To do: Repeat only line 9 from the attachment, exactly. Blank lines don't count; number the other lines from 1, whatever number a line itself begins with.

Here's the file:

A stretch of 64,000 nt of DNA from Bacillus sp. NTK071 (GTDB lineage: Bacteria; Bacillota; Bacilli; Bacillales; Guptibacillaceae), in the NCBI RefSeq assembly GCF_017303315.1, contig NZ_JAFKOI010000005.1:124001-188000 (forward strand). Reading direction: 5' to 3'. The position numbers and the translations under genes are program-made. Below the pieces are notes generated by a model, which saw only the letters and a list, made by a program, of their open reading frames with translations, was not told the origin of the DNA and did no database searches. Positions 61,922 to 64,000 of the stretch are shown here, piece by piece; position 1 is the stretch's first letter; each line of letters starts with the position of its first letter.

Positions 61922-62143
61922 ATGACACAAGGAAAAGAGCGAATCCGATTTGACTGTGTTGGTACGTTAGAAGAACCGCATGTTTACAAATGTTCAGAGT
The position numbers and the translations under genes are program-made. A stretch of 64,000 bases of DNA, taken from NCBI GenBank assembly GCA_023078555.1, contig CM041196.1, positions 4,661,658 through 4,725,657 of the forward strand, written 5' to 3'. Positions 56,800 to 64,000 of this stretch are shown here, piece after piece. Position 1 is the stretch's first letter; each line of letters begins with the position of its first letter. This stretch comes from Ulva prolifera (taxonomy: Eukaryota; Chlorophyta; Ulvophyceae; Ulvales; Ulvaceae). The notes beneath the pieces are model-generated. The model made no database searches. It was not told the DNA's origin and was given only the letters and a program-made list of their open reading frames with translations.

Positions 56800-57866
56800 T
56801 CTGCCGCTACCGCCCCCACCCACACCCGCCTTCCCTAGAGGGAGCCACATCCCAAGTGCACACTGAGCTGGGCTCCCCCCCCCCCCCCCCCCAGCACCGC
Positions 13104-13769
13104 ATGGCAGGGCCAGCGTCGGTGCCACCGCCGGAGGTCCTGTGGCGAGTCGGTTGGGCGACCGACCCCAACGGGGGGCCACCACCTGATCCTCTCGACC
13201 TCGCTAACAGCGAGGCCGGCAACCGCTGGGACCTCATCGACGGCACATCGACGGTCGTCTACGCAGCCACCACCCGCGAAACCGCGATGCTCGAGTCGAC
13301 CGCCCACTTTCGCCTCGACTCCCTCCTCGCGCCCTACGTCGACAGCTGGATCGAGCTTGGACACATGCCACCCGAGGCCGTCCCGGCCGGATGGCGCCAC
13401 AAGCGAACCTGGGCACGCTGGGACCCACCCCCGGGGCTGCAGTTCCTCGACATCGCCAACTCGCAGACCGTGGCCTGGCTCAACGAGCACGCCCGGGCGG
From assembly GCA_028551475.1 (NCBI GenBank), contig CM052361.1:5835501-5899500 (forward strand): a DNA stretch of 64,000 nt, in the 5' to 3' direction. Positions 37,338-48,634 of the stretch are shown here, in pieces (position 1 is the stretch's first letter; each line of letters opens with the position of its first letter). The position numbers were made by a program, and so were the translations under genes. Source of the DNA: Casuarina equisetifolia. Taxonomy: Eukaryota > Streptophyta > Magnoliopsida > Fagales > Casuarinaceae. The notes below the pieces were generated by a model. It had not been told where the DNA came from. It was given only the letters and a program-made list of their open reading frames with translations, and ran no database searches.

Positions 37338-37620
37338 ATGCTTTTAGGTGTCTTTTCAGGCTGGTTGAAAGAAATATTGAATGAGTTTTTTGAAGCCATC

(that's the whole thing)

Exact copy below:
13104 ATGGCAGGGCCAGCGTCGGTGCCACCGCCGGAGGTCCTGTGGCGAGTCGGTTGGGCGACCGACCCCAACGGGGGGCCACCACCTGATCCTCTCGACC